This story originally appeared on 5.2.2018
Actress Kristen Bell lives with anxiety and depression.
Maybe you wouldn’t have guessed it scanning through her work on IMDb. She’s the voice behind Anna in “Frozen,” after all; the star of a former hit show called “The Good Place,” for goodness sake.
Those seem like, um … happy roles. Right?
That’s why Bell is speaking out again about her mental illness.
The media we consume — on our phones, in the magazine aisle, even in Bell’s own delightful TV series and films — rarely convey an accurate depiction of reality. And Bell is advising anyone else living with mental illness not to be fooled.
In a video produced by the Child Mind Institute, Bell opened up about what she’d like to tell her younger self.
“What I would say to my younger self is don’t be fooled by this game of perfection that humans play,” she said. “Because Instagram and magazines and TV shows — they strive for a certain aesthetic, and everything looks so beautiful, and people seem like they don’t have any problems. But everyone’s human.”
She continued (emphasis added):
“Everyone has problems. Everyone feels yucky on the inside sometimes. And you deserve to feel just as beautiful on the days that you wear no makeup, and the days you don’t shower, and the days that you feel like you’re depressed. And you have an obligation to take care of yourself from the inside out, because that’s how you can truly feel beautiful.”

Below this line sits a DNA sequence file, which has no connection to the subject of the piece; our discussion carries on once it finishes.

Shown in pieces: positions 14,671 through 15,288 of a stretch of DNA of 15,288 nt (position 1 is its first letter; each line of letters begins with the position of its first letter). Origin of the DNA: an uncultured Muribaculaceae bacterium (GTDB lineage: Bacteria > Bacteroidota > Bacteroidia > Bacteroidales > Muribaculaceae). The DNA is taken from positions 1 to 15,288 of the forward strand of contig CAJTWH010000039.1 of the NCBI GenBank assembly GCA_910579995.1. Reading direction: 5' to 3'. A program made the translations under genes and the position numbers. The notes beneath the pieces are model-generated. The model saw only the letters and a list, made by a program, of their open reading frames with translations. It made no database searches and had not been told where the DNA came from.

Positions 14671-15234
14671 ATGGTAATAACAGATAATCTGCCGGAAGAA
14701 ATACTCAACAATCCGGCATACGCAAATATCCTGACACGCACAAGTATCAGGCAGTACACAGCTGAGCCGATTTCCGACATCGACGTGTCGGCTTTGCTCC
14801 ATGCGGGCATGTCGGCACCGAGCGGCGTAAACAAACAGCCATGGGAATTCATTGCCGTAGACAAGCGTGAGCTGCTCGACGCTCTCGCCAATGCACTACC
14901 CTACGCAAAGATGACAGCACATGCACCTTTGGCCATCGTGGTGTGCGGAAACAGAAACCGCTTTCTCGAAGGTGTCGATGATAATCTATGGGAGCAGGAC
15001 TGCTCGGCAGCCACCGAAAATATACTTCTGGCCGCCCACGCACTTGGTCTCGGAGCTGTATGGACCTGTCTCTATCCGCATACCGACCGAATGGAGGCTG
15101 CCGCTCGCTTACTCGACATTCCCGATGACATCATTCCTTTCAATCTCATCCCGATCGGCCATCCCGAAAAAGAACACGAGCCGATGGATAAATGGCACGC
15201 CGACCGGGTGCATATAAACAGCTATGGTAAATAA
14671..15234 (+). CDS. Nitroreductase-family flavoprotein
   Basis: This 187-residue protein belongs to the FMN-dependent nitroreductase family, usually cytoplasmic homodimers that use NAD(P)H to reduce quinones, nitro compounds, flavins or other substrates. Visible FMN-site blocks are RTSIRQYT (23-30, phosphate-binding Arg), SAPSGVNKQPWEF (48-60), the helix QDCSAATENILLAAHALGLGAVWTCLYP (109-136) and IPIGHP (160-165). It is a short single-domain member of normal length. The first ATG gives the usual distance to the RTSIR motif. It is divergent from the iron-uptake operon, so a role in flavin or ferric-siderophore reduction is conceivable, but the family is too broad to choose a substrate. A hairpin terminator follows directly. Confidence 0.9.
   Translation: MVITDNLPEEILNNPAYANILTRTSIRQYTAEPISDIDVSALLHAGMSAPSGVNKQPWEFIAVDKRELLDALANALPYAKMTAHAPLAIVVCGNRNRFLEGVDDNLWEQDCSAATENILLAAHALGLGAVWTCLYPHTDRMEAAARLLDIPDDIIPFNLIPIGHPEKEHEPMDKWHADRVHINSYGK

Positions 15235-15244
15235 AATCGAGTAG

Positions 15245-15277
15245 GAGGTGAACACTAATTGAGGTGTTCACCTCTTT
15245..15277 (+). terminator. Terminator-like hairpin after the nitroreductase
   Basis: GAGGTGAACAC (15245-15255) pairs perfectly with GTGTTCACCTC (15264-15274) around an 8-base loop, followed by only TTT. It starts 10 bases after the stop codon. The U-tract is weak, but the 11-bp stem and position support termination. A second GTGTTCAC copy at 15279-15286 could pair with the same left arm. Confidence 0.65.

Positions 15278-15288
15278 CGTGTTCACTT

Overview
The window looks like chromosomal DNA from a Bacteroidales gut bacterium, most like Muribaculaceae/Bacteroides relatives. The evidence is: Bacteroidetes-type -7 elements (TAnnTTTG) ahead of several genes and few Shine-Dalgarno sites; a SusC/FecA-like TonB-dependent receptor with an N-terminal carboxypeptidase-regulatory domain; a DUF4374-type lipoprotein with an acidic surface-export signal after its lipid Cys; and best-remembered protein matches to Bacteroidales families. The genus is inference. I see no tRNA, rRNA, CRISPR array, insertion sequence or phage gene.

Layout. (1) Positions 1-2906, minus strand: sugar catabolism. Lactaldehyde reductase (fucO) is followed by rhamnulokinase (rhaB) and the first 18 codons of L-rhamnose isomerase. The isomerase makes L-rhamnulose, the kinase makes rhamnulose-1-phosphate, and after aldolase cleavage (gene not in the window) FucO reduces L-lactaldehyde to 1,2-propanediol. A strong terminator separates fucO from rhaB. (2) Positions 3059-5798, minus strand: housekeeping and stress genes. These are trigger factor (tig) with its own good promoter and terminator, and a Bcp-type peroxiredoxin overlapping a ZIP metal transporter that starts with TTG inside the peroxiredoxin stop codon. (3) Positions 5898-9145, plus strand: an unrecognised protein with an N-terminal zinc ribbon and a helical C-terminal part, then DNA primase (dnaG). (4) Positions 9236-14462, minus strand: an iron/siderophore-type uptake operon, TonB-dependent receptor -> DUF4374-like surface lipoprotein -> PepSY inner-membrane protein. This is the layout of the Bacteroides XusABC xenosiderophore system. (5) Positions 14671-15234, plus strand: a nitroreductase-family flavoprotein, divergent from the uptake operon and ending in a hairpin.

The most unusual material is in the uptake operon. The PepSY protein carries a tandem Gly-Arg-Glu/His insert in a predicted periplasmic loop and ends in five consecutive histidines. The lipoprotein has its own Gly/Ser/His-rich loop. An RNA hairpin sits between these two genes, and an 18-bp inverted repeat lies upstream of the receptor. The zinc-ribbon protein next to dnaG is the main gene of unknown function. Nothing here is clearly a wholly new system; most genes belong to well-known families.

In recent years, Bell has spoken up candidly about her own mental health in hopes it can benefit others.
The actress was diagnosed with anxiety and depression when she was 18 years old. As she explained to “Off Camera with Sam Jones” in 2016, her mom had been the one to fill her in on their family’s history with mental illness.
Bell started taking medication to help — and has no qualms about it. “I still take it today; I have no shame in that,” Bell explained. “You would never deny a diabetic his insulin, but for some reason when someone needs a serotonin inhibitor, they’re immediately ‘crazy’ or something.”
Her anxiety and depression, Bell noted, is probably the biggest differentiation between her own life and the characters she portrays on screen.
Depression and anxiety affect millions of Americans of all ages. But despite their prevalence, stigma surrounding mental illness — dissuading people from reaching out, for instance, or shaming them for taking medication — remains a major barrier stopping people from accessing the resources they need.
Bell wants every kid to know they deserve to feel better.
“Never feel embarrassed or ashamed about who you are,” Bell advises viewers in her new PSA. “Never feel embarrassed or ashamed about the uniqueness that is you, because there are people out there to help. And we’re all just human. And you can do it.”
The Child Mind Institute is an independent nonprofit dedicated to transforming the lives of children struggling with mental health and learning disorders.